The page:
Five Years Later

“Sometimes you will never know the true value of a moment until it becomes a memory” – Iman

How in the world has it been five years already?


When I sat down to write this post about the anniversary of my father’s untimely passing, it struck me at how much has changed since that fateful day.  The big one, of course, is that I’m a married man.  My heart hurts in the knowledge that Samantha will never meet him, but a recently-discovered trove of old family videos has helped her gain some insight into the man that helped raise me.

1980I remember myself in early 2011 as feeling slowed, like I was walking underwater.  I was a man of contradicting emotion and mood swings, feeling mostly detached from the world.  Those eruptions of sadness and grief are a long ways away now, though I do still have moments where I miss Dad a hell of a lot.  Many things still remind me of him on a regular basis:  my morning coffee, grocery stores, the Mustang.  I can still hear his voice in my head, but it is definitely more distant now; I reckon that will continue to be the case as the years march on.  More often now I hear his voice coming out of MY mouth, when I say something with a particular inflection that reminds me of him.  The strongest of these moments is when I find something I say to be particularly funny and I laugh at my own joke; he did that a lot.

1990Everything in my life is markedly better than it was then.  I bought a house.  My photography has evolved into a full-fledged passion; back in 2011, I hadn’t seen any of Route 66 or taken ANY road trips throughout Oklahoma.  My job has evolved and I’m learning something new every day.  And, of course, there’s Sam.  It’s weird; I look at 2011 Rhys and he might as well be High School Rhys.  I feel that far removed from that version of myself; I’ve seen so many amazing places and made a lot of new friends since then.

I had a moment at the wedding in October when I realized that Brad, Tyler, and I were the only ones on that stage that ever met my father.  Few of the folks in the audience had, either.  Almost all of the people I’m close to today never met him; all they know is what I am able to share. I asked my Mom for qualities I have that most remind her of him, and she said:

  • Movies:  your father was visual and loved movies; you do too.  He went to see Rocky & Star Wars so many times I lost count.
  • Reading:  you don’t read all the time, but when you do it’s all in if you can manage it.
  • The way you grin sometimes
  • Your hair is exactly like his, in every way
  • How you love coffee & unsweetened tea
  • You’re so, so, so quick of mind
  • Your love of breakfast for supper

2000One of the concerns I wrote about in the aftermath of his passing was that the drive to Dad’s hometown and the town of Pawhuska itself would become tainted by the sadness of that terrible event.  I’m very happy to say that most of the association of that period has faded, leaving fond memories of times both before and after.  I love visiting the capital of Osage County and sharing it with others.  It is the cornerstone of my love for small town Oklahoma, which has blossomed into a passion unto itself.  There have been several occasions that I’ve told my Mom about some small town I visited and she’d say something like, “Oh, your father worked there for a little while.” or “He used to hang out there when he was younger.”  Though I’ll never get to hear him tell me about those times, there is some comfort knowing that I’m walking the same streets he did.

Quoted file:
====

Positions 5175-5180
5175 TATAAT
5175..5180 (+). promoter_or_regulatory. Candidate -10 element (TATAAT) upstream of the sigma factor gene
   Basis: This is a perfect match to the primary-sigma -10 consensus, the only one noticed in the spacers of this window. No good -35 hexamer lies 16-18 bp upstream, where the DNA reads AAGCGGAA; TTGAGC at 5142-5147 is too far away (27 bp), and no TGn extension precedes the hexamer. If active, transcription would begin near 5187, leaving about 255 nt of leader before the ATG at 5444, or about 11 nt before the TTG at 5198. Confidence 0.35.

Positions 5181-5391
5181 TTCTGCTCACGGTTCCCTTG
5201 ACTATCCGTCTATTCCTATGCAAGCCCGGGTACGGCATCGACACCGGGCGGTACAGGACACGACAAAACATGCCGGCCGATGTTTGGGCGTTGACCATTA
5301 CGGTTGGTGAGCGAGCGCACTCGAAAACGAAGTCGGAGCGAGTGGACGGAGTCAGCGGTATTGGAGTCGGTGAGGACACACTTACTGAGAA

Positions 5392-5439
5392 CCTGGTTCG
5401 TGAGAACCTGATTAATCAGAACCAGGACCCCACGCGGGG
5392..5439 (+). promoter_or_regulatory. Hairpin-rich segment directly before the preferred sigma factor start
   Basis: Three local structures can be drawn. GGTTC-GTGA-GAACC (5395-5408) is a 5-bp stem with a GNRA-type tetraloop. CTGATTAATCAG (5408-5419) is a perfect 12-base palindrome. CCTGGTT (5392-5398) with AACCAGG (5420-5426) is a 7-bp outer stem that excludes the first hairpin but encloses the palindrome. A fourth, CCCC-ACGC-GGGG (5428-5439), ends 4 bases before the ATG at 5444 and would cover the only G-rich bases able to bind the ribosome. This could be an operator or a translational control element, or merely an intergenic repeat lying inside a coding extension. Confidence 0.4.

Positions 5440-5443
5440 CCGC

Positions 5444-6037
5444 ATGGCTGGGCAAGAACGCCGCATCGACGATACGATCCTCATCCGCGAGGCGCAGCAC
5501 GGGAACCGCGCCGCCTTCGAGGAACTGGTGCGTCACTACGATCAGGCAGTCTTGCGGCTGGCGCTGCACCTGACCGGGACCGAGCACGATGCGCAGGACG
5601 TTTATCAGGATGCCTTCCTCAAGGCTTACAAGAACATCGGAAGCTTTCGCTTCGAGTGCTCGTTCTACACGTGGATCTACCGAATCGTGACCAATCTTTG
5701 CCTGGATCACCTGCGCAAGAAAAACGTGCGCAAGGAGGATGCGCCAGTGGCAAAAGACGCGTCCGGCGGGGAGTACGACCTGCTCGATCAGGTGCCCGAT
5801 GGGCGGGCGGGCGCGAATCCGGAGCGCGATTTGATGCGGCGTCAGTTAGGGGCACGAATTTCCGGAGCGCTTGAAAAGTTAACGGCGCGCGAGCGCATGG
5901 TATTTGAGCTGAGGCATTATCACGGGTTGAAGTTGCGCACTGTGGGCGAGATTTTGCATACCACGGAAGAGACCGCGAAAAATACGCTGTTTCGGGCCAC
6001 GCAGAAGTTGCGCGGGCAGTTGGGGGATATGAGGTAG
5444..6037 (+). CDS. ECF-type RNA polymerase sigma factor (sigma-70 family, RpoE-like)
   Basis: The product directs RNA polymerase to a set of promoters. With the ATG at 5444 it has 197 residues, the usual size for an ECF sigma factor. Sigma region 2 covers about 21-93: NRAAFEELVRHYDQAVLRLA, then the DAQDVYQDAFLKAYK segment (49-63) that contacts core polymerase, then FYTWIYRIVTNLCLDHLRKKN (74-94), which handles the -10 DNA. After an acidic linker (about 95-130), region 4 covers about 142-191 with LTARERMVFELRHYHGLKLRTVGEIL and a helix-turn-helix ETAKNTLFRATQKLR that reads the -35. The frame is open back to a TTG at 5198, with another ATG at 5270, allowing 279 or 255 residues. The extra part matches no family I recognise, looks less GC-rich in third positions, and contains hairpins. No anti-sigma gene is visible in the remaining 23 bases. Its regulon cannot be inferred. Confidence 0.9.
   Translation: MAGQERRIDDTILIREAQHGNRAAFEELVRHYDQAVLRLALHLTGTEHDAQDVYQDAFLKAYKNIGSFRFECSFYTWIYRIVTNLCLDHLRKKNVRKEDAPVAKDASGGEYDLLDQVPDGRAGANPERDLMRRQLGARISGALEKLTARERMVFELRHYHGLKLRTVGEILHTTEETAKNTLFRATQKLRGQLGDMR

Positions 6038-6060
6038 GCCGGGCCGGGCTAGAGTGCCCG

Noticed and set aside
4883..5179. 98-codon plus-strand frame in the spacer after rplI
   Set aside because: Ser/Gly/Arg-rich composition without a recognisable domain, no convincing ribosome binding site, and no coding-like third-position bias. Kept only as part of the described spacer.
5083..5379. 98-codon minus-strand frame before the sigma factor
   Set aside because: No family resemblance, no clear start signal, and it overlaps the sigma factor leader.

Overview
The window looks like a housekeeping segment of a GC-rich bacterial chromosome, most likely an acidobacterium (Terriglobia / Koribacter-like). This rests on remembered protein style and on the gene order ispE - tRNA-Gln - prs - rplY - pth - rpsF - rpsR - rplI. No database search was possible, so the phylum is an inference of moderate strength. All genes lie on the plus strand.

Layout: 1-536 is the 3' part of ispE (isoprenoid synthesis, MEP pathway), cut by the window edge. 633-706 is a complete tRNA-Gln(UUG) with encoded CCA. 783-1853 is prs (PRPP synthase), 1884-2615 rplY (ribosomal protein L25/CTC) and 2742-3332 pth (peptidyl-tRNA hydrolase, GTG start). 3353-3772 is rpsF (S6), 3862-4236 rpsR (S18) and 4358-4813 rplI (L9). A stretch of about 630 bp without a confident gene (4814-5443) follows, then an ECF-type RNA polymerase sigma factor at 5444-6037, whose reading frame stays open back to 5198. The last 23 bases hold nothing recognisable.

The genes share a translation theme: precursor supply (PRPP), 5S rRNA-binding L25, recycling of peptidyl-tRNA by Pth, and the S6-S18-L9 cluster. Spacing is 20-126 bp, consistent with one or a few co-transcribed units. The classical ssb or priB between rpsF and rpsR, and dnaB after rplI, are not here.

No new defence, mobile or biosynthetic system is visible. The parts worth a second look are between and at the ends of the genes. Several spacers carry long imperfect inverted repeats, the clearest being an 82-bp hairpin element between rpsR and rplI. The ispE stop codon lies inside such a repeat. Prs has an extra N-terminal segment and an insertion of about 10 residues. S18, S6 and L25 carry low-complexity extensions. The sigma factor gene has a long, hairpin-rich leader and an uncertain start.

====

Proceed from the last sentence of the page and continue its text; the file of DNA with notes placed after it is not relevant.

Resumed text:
Another one of the concerns I wrote about is the change in my mental state, specifically the fact that I had less empathy for others and felt more irritable.  That’s something that hasn’t bounced back as much as I’d hoped.  I still feel myself getting angry at little things or having less compassion in situations where I feel like I’d had a limitless resource before.  I don’t feel cynical by any means, but I do feel different.  Is that tied to my grief or is that just a side-effect of getting older?  I’m not sure.

Both of the restaurants we ate at the last time we were together are now closed, Brewburger and the Blue Dome Diner.  I own the last movie we watched together (the remake of True Grit) and just recently re-watched it for the first time.  I still haven’t been able to bring myself to re-watch Big Fish, even though I own it and love it dearly.  I’m just not ready yet.


Dad’s contact is still in my phone.  Although I’ve switched phones several times now, I still transfer it over.  I come across it every so often and smile.  I know I can talk aloud to him any time I want (and do)…I just wish he could talk back.  But, really, things are good.  I have many happy memories I can return to at any time.  One of my favorite newer memories is when I happened across an archive of IM conversations we had when I was traveling abroad.  He would sit in his car at the Pawhuska library and poach their Wi-Fi to conduct his business and was sometimes online when I was checking e-mail half a world away.  Most of them were short, as he wasn’t much of a typist, but here are some examples:


At the time, I thought he had difficulty controlling his Caps Lock key.  Now I hear it in his voice, and the emphasis is all his humor.  I miss him.  I will continue to miss him.   Ironically, I feel closer to him today than I ever did when he was alive.  I know Dad would be proud of the things I have accomplished and would get along with Samantha fabulously.  I take comfort in knowing that he is carried forward in me and my brother.  Tyler and I will get together for dinner tonight, remember our father, and laugh about the good times, for there were so many.  Love you Dad.

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